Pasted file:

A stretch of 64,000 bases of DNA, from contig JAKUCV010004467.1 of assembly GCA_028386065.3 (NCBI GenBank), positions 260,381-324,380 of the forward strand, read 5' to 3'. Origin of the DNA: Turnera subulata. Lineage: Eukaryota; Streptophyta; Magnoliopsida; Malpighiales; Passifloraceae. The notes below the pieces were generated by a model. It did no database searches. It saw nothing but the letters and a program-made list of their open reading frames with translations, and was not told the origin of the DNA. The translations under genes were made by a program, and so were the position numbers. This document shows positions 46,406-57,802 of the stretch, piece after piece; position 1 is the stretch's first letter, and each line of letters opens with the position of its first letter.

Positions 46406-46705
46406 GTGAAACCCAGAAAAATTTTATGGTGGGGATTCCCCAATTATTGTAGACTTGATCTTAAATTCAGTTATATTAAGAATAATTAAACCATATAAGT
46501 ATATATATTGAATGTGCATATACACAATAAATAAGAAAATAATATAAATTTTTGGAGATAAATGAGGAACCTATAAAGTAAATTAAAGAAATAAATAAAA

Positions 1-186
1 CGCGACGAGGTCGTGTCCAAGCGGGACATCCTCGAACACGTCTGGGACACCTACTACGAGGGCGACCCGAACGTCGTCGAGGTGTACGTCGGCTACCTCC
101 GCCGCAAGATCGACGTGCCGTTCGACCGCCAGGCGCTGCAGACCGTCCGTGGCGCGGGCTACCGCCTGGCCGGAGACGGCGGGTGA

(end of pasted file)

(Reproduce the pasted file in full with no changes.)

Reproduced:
A stretch of 64,000 bases of DNA, from contig JAKUCV010004467.1 of assembly GCA_028386065.3 (NCBI GenBank), positions 260,381-324,380 of the forward strand, read 5' to 3'. Origin of the DNA: Turnera subulata. Lineage: Eukaryota; Streptophyta; Magnoliopsida; Malpighiales; Passifloraceae. The notes below the pieces were generated by a model. It did no database searches. It saw nothing but the letters and a program-made list of their open reading frames with translations, and was not told the origin of the DNA. The translations under genes were made by a program, and so were the position numbers. This document shows positions 46,406-57,802 of the stretch, piece after piece; position 1 is the stretch's first letter, and each line of letters opens with the position of its first letter.

Positions 46406-46705
46406 GTGAAACCCAGAAAAATTTTATGGTGGGGATTCCCCAATTATTGTAGACTTGATCTTAAATTCAGTTATATTAAGAATAATTAAACCATATAAGT
46501 ATATATATTGAATGTGCATATACACAATAAATAAGAAAATAATATAAATTTTTGGAGATAAATGAGGAACCTATAAAGTAAATTAAAGAAATAAATAAAA

Positions 1-186
1 CGCGACGAGGTCGTGTCCAAGCGGGACATCCTCGAACACGTCTGGGACACCTACTACGAGGGCGACCCGAACGTCGTCGAGGTGTACGTCGGCTACCTCC
101 GCCGCAAGATCGACGTGCCGTTCGACCGCCAGGCGCTGCAGACCGTCCGTGGCGCGGGCTACCGCCTGGCCGGAGACGGCGGGTGA